"Дети растут быстро."

Translation:Children grow fast.

3 years ago

42 Comments


https://www.duolingo.com/KerriKerri1

I'd like to suggest accepting "quickly" for быстро, as quickly and быстро are adverbs, and "fast" and быстрый are adjectives.

3 years ago

[deactivated user]

    Well, technically 'fast' here is an adverb that has the same form as the adjective (most dictionaries list adverbial fast alongist with the adjective), but I agree that 'quickly' should be accepted too.

    Please use the 'Report' button next time you encounter thiss entence. Submitting a report is more likely to attract course authors' attention.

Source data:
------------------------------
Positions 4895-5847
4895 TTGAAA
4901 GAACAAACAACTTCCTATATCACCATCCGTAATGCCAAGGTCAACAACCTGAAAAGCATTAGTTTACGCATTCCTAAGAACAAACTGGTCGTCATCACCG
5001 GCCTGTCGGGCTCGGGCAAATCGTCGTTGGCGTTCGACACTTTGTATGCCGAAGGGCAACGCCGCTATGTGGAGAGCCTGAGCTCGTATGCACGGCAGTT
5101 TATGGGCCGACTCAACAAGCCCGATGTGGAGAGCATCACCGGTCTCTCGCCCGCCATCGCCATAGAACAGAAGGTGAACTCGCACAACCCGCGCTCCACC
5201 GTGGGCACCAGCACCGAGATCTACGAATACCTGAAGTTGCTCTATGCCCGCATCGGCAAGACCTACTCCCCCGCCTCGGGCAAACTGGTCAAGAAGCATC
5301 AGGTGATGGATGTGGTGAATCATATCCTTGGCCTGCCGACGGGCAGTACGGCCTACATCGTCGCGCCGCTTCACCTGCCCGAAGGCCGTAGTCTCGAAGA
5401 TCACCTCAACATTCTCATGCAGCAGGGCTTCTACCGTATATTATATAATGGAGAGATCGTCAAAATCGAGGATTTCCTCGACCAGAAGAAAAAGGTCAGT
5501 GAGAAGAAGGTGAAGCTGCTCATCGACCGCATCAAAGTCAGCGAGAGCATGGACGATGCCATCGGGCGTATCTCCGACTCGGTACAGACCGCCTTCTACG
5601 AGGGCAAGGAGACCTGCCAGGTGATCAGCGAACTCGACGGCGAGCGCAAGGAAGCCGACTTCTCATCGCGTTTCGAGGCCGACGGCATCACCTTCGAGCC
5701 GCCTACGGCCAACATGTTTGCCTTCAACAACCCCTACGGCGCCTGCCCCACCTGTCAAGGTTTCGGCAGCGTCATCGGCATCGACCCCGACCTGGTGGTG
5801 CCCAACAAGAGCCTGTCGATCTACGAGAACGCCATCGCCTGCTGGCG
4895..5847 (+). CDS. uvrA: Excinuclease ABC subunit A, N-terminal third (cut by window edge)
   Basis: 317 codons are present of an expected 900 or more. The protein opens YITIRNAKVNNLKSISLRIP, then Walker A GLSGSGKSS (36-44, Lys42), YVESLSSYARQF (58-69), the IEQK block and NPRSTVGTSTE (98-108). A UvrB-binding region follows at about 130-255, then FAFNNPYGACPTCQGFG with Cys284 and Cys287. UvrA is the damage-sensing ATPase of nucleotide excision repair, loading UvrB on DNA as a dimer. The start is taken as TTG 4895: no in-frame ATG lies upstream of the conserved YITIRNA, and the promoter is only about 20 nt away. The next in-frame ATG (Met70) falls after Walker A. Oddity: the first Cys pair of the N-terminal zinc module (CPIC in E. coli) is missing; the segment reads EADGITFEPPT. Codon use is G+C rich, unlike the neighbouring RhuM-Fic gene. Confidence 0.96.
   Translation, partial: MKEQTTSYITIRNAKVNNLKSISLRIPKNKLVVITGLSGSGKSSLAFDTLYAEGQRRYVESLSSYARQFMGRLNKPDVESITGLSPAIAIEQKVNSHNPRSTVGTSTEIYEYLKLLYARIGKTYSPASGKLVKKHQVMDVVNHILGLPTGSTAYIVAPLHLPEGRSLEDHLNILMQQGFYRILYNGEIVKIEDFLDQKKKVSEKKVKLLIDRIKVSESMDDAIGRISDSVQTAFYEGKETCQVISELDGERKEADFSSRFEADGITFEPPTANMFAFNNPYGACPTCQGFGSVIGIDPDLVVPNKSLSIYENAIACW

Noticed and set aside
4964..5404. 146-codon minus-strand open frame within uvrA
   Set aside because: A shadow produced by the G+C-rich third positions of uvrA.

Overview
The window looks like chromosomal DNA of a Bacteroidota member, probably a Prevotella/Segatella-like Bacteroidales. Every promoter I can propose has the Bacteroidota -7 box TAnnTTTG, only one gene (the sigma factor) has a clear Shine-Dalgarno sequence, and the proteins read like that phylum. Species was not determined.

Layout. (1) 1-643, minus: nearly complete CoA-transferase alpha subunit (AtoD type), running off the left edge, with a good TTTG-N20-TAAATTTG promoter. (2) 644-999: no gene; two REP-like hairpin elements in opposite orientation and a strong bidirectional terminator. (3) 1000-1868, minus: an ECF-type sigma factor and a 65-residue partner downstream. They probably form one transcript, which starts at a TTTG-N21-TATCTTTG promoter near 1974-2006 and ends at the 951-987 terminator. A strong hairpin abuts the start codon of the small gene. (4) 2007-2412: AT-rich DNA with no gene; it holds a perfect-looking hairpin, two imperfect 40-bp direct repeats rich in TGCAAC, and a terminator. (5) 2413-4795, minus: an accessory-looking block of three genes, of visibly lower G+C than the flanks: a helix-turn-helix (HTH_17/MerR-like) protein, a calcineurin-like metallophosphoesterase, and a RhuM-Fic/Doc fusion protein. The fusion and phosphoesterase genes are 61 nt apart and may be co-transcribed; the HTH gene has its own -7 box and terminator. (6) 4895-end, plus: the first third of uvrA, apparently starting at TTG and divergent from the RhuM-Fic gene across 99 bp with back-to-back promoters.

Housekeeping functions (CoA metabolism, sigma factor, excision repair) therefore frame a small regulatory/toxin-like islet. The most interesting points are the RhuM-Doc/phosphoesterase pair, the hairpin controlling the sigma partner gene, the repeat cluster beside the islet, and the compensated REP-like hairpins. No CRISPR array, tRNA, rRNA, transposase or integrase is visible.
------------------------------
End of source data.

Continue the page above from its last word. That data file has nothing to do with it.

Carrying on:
3 years ago

    https://www.duolingo.com/stanmann
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    Rapidly, as used here, is synonymous with quickly and fast. Our esteemed censor deemed it wrong. I've corrected his/her ignorance. Remember, ignorance can be cured, while stupidity cannot.

    2 years ago

    https://www.duolingo.com/sassysasha07

    "Grow up" should be accepted here... the meaning is one in the same as "grow". EDIT: The meaning is the same in this context. But yeah... if someone said grow, it would sound weird.

    3 years ago

    https://www.duolingo.com/ipattorneyliza
    ipattorneyliza
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    The meanings are not exactly the same, but IMHO both answers should be accepted. It seems to me that the Russian covers both the concept of growing generally, and the concept of growing to maturity. But the native Russian speakers will make the call.

    3 years ago